Questions: Can you add to the list, what other core elements do winning teams have? Which of these 4 elements do you need to adapt to the team you lead or are on?

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Please note: I reserve the right to delete comments that are offensive or off-topic.

  • Some of the best teams that I’ve participated in had a very clear and common vision of the goals they were striving for!

    • Having a clear and common vision of the goals is so essential. Thank you for adding to the topic.

  • Great post, Dan

    Under collaboration, you talked about spending time together. Spending time is what strengthens the trust. I think this is especially critical if you have a team spanning multiple generations – which by nature, there is already a lack of communication and trust between the two groups.

    • Hello Bill,

      Great thoughts. That’s why spending time doing a variety of activities is so important. It can allow for multiple generations to connect and learn about each other. Thank you for taking the time to read and comment.

  • There certainly is a lot of information in this post. Each of the four elements discussed could be a post all on its own. They are all crucial to the successful functioning of a team. Tying them together is communication. Without communication, I’m not sure any of these could happen with much success, at least not long term.

    • Yes, communication is a huge one! Thank you for adding it to the list.

  • Timely post. I have a person that is lacking in the trust and standard areas. Those type of people have a way of working themselves to the outside of the circle naturally…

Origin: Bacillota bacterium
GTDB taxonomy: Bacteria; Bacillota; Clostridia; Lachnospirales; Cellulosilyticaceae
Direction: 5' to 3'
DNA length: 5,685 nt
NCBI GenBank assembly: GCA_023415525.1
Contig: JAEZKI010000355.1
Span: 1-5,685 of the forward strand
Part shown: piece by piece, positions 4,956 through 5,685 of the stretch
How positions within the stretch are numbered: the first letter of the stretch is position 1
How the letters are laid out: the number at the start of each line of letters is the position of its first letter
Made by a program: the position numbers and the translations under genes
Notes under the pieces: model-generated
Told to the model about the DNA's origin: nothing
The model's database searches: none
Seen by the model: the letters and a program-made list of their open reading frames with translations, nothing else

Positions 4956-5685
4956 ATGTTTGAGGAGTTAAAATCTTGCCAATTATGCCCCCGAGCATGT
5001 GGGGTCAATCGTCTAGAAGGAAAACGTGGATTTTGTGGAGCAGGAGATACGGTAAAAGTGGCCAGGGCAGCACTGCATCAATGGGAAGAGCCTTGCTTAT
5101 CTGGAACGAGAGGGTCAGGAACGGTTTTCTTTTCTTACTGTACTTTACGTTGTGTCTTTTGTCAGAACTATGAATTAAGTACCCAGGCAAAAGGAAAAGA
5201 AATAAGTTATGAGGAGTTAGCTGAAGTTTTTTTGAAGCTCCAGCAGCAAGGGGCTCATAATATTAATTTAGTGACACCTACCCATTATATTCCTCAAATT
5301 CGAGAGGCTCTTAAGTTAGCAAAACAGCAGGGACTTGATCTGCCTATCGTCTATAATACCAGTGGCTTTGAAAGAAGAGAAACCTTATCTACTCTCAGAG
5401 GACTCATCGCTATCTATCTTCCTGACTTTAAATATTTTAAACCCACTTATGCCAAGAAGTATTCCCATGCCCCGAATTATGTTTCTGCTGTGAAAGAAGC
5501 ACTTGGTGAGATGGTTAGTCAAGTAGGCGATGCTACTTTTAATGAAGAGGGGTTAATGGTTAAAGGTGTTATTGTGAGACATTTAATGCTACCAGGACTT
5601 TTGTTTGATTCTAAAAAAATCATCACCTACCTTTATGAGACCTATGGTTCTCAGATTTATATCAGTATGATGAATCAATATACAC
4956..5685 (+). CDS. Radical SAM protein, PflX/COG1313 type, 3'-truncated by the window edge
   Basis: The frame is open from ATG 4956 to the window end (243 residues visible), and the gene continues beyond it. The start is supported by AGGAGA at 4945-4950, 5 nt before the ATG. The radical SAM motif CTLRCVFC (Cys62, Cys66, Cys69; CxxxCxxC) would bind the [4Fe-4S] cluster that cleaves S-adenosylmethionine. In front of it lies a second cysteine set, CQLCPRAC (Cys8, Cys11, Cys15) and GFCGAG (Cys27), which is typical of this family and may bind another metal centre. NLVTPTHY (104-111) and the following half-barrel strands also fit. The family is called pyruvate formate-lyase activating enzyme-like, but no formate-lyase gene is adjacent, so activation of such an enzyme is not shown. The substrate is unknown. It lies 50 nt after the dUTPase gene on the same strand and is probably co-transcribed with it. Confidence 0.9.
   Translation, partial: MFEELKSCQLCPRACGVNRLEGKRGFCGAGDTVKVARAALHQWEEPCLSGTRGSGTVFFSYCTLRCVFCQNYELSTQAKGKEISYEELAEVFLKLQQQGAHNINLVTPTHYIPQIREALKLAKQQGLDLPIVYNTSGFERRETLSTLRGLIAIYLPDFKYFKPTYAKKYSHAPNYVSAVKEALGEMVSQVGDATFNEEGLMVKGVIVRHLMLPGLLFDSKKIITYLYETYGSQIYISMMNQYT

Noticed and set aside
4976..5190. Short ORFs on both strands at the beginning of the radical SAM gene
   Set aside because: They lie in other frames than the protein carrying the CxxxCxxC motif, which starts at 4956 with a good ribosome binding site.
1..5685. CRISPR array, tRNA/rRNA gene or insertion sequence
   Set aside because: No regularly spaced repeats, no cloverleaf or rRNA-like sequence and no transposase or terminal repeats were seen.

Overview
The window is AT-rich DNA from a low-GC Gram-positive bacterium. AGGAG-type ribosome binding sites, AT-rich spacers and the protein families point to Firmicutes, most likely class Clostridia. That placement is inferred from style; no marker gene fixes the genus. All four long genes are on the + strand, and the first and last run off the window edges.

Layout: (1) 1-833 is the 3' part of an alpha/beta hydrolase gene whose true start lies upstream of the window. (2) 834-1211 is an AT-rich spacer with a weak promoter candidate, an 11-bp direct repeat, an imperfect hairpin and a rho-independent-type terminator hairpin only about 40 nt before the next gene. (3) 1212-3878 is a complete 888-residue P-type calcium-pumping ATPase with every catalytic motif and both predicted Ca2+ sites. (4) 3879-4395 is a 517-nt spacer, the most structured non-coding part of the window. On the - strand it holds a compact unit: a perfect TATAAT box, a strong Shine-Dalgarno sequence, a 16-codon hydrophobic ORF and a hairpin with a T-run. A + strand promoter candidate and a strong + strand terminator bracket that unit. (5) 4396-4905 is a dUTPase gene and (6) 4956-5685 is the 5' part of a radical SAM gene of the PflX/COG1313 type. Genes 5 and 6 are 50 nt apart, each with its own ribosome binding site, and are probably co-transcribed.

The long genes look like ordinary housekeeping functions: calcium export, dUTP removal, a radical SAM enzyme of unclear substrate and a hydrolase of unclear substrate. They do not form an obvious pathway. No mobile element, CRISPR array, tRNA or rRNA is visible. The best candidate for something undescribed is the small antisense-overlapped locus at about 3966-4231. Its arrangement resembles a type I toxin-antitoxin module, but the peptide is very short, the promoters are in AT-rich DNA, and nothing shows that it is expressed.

• Yes, those people usually don’t last too long on a team with the above elements. Thank you for adding to the discussion.

  • This is probably part of synergy, but winning teams tend to have a certain chemistry. Consisting of all the personality types, they mesh well together and allow each individual to bring their strengths to the table.

    • I totally agree with that! Thank you for adding to the discussion.

  • I would use the work alignment. You have that concept well covered! It about having a team working together towards the same objective.

    • Yes, a team must work well together. Thank you for reading and adding to the discussion.

  • Really love the points about trust and having a standard of excellence in particular. They really speak to the importance of building a culture, rather than just assembling parts and expecting them to work well together.

    • Those are two essential elements. Thank you for taking the time to add to the discussion.

  • Great list, Dan, and all very needed on a team. The only thing I would add is an understanding of one’s responsibilities and expectations on the team. I’ve seen in leadership positions I’ve held how often we aren’t told the expectations others hold for the position, which makes it difficult to really contribute.

    • I’m glad you enjoyed the post. That’s a key element, each person needs to know what they are expected to do. Thank you for adding the the discussion.

  • Great list. You covered it really well.
    Knowing WHY a team is doing something is vital to it operating at full capacity. A team must understand the goals in order to work together.

    • I totally agree, the WHY is so crucial. Thank you for adding to the list. It’s great to see you again:) I hope all is well.